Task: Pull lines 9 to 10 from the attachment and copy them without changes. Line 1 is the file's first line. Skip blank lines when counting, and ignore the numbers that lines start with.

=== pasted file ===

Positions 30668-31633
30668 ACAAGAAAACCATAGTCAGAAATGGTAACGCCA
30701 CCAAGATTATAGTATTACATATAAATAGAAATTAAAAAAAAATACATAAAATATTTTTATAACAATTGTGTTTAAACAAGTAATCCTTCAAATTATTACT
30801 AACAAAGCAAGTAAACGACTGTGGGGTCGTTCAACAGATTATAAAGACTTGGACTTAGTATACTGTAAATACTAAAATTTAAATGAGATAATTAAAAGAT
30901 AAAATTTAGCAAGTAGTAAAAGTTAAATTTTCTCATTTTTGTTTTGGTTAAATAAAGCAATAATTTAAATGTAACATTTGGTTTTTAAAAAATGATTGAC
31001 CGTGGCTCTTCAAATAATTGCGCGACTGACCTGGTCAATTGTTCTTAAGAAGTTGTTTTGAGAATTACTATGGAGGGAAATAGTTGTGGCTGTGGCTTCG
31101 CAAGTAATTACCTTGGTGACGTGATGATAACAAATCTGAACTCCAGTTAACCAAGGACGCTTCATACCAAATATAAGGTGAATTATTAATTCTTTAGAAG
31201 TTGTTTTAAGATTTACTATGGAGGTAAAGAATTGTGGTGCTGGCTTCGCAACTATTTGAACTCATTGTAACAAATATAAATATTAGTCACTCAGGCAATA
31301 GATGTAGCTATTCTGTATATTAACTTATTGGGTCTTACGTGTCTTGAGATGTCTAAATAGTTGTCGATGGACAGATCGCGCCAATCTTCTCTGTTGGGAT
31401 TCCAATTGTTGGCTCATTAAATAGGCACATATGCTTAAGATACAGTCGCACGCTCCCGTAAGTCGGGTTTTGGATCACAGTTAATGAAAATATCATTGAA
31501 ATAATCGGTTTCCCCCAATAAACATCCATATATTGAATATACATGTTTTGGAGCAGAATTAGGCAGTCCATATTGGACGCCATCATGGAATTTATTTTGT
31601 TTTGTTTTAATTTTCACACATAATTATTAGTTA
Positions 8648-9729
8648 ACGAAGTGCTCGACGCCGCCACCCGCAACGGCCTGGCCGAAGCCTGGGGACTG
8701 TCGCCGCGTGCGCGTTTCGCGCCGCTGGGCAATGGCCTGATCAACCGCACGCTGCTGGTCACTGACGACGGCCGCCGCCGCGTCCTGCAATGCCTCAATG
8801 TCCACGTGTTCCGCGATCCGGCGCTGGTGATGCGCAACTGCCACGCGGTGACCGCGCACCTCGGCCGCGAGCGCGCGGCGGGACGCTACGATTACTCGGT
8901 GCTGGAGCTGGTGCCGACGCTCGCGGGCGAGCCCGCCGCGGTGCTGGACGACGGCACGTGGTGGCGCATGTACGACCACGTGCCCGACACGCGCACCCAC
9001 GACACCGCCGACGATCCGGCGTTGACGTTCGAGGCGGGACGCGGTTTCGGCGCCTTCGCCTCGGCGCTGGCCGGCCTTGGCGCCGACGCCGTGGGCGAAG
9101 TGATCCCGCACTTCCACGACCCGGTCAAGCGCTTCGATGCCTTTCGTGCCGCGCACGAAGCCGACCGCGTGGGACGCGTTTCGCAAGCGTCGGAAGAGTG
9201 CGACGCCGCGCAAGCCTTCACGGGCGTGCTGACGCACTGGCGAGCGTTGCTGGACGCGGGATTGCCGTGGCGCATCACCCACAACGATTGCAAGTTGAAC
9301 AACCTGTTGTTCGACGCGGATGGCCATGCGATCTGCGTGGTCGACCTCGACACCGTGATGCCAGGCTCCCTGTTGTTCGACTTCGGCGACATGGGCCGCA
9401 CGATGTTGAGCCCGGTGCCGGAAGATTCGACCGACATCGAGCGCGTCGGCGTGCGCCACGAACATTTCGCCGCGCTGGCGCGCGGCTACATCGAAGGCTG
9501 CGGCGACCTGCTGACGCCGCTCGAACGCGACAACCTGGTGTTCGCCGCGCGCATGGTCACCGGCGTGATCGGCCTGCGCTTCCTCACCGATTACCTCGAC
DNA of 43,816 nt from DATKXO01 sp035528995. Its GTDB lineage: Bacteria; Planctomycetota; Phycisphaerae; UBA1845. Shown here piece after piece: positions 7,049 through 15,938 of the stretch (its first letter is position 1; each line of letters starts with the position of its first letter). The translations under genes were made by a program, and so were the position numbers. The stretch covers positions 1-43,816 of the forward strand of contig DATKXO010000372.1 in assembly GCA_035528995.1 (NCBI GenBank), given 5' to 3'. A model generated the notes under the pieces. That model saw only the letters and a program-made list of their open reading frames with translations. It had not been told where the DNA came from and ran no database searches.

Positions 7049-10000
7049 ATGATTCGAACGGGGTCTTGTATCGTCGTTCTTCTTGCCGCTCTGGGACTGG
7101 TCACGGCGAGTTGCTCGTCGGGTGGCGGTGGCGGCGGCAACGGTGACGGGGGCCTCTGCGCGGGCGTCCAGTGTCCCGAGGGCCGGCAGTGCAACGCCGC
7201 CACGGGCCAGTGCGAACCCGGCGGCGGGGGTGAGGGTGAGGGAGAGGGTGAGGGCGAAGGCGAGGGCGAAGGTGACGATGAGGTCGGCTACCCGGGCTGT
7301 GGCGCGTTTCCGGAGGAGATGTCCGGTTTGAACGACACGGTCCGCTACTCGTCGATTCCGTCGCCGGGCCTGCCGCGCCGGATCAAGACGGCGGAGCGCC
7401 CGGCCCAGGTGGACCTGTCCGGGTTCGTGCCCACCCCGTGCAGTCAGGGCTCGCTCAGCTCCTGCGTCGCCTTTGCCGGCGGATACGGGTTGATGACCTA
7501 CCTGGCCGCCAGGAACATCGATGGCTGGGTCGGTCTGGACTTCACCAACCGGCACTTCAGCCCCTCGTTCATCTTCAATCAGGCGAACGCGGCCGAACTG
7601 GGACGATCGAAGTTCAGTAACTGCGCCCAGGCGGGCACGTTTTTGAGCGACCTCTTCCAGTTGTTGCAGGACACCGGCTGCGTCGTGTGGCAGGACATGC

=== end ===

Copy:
31301 GATGTAGCTATTCTGTATATTAACTTATTGGGTCTTACGTGTCTTGAGATGTCTAAATAGTTGTCGATGGACAGATCGCGCCAATCTTCTCTGTTGGGAT
31401 TCCAATTGTTGGCTCATTAAATAGGCACATATGCTTAAGATACAGTCGCACGCTCCCGTAAGTCGGGTTTTGGATCACAGTTAATGAAAATATCATTGAA